Then, I went to get my hair cut and my hair dresser was talking about how she does not understand how her husband does not see she needs help. Not only this, but he actually told her that she looks old and tired! (FYI she looks like a super model - totally serious). He was shocked when she declined his invitation for an evening out and couldn't for the life of him figure out what had happened to put her in a bad mood.
Oddly enough, when I came home from work yesterday, my kitchen looked like several small toddlers had had a party in it, even though I had two kids in school, one sick in bed and a husband that was supposed to be watching the sick one. It was really unclear how such a mess could be created by one grown man. Ahhh, but mystery is the allure of a good marriage...
Working part-time or staying home, it is perceived women have more time to get household chores done. This is true when older kids are in school. If there exists, however, an infant/toddler, you still have to watch this partially suicidal person. That, of course, is not taken into consideration for the mother; If it is the Dad staying home - of course he couldn't make dinner/clean to counter/take out the trash as he was watching the baby!
It seems reasonable that if a mom goes to work full-time, the division of labor is more equitable. However, studies show the rules are: Mommy cooks dinner, clean up after dinner, make lunches, does laundry, helps with homework when Daddy is really busy and Mommy is less so. Mommy cooks dinner, cleans up after dinner, makes lunches, does laundry, helps with homework when Mommy is really busy and Daddy is less so. Common thread : Mommy does it.
Below is a very disturbing exerpt from a 2008 New York Times article called When Mom and Dad Share It All:
"Social scientists know in remarkable detail what goes on in the average American home. And they have calculated with great precision how little has changed in the roles of men and women. Any way you measure it, they say, women do about twice as much around the house as men.
The most recent figures from the University of Wisconsin’s National Survey of Families and Households show that the average wife does 31 hours of housework a week while the average husband does 14 — a ratio of slightly more than two to one. If you break out couples in which wives stay home and husbands are the sole earners, the number of hours goes up for women, to 38 hours of housework a week, and down a bit for men, to 12, a ratio of more than three to one. That makes sense, because the couple have defined home as one partner’s work.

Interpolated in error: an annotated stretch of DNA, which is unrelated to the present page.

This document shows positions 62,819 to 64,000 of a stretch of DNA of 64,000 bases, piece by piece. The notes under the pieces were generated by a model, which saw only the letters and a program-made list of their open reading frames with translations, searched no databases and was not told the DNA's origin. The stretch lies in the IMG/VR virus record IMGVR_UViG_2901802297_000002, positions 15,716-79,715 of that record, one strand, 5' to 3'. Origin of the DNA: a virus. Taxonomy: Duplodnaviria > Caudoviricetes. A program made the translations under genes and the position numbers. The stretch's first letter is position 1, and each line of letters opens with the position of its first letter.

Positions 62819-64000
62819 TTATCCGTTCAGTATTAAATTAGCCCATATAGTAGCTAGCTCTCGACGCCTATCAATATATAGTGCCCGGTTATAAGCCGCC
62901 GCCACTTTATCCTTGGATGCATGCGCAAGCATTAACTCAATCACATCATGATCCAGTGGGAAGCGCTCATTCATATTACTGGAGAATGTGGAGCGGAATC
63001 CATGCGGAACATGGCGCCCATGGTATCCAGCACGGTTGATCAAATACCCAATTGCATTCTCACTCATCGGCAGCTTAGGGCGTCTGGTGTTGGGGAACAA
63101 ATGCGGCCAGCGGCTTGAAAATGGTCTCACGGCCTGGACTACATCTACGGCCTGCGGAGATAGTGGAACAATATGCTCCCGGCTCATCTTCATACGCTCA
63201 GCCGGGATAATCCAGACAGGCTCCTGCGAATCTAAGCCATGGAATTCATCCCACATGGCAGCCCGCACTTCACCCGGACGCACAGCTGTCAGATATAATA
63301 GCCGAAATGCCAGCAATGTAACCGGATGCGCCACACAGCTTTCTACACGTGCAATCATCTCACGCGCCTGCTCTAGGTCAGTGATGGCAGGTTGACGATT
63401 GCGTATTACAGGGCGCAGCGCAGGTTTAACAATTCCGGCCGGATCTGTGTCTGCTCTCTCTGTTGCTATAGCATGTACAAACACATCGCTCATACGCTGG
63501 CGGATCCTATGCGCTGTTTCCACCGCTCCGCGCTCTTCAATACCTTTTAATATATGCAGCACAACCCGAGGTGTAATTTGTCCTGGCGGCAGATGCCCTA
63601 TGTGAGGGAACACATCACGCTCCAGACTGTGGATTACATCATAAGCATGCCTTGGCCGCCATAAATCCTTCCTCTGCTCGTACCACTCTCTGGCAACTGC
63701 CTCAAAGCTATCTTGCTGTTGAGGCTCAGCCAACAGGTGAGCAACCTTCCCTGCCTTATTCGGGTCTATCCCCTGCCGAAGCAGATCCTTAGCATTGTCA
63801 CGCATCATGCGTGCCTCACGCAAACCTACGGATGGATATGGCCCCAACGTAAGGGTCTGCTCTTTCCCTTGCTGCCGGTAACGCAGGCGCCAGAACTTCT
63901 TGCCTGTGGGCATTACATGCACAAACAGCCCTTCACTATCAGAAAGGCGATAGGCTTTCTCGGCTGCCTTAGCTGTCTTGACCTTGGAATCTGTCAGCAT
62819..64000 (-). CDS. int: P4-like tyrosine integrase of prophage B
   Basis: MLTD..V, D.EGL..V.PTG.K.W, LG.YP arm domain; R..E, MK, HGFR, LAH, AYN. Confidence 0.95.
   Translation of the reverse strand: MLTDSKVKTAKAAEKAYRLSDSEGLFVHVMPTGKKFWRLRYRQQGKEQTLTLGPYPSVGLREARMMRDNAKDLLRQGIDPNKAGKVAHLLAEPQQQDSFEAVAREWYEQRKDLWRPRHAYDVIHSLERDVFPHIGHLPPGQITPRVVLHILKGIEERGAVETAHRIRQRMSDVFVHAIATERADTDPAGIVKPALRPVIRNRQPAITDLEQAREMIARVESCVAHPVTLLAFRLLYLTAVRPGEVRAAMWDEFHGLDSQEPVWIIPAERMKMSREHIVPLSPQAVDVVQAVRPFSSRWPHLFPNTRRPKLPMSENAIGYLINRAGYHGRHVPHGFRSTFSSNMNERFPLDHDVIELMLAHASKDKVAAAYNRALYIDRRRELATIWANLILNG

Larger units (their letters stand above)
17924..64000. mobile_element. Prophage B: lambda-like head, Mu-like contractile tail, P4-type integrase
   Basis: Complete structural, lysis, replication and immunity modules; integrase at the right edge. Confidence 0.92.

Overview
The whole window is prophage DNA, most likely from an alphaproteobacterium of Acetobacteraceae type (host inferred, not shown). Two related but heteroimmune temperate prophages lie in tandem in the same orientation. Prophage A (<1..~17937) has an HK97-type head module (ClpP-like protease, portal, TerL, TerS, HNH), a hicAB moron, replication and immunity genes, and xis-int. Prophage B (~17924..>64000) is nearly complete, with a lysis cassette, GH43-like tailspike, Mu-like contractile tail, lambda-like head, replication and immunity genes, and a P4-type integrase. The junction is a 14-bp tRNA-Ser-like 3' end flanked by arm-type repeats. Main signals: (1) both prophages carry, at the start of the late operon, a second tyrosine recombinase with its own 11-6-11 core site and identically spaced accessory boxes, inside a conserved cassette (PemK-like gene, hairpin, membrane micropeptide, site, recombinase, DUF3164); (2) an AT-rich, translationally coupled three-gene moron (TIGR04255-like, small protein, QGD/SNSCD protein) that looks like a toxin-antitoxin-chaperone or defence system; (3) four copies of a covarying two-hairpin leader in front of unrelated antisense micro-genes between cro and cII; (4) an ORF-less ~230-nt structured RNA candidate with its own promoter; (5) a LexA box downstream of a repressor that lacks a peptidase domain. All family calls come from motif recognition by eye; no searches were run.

But then break out the couples in which both husband and wife have full-time paying jobs. There, the wife does 28 hours of housework and the husband, 16. Just shy of two to one, which makes no sense at all.
The lopsided ratio holds true however you construct and deconstruct a family. “Working class, middle class, upper class, it stays at two to one,” says Sampson Lee Blair, an associate professor of sociology at the University at Buffalo who studies the division of labor in families.
“And the most sadly comic data is from my own research,” he adds, which show that in married couples “where she has a job and he doesn’t, and where you would anticipate a complete reversal, even then you find the wife doing the majority of the housework.”
Why are men programmed so differently? How are women supposed to get ahead in their career when they stay up folding laundry their my husband works on work? What kind of behavior are we modeling to our daughters? Do we want them to expect to be someone's cleaning lady or a rocket scientist?
My mother's advice has always been to get help. Expect no one (I have always thought this was a euphimism for husband, but I think she also means herself - kidding mom!...kinda) to help you. So, have cleaning people. See if someone can run errands. Get good child care. I have always thought these were brilliant ideas and very helpful when I had 3 children under 4 years old simultaneously with a husband in medical training. However, it was HELLA expensive. I was lucky because we could afford it - or rather, we were the fortunate recipients of my in-laws' generosity. This is not a reality for most couples.
As a pediatrician, I have an inside scoop of 10 years listening to thousands of patients. I ALWAYS ask the parents, and it happens to be mostly mothers bringing their children in, about life at home. The verdict is in - for the most part, this is a common-thread issue. Very real, very present, very detested.
So Dads : don't put the moves on your partner with kissy-kissy sounds. Tell her you made dinner, cleaned up after, and put away all the laundry you washed and folded. Guaranteed score.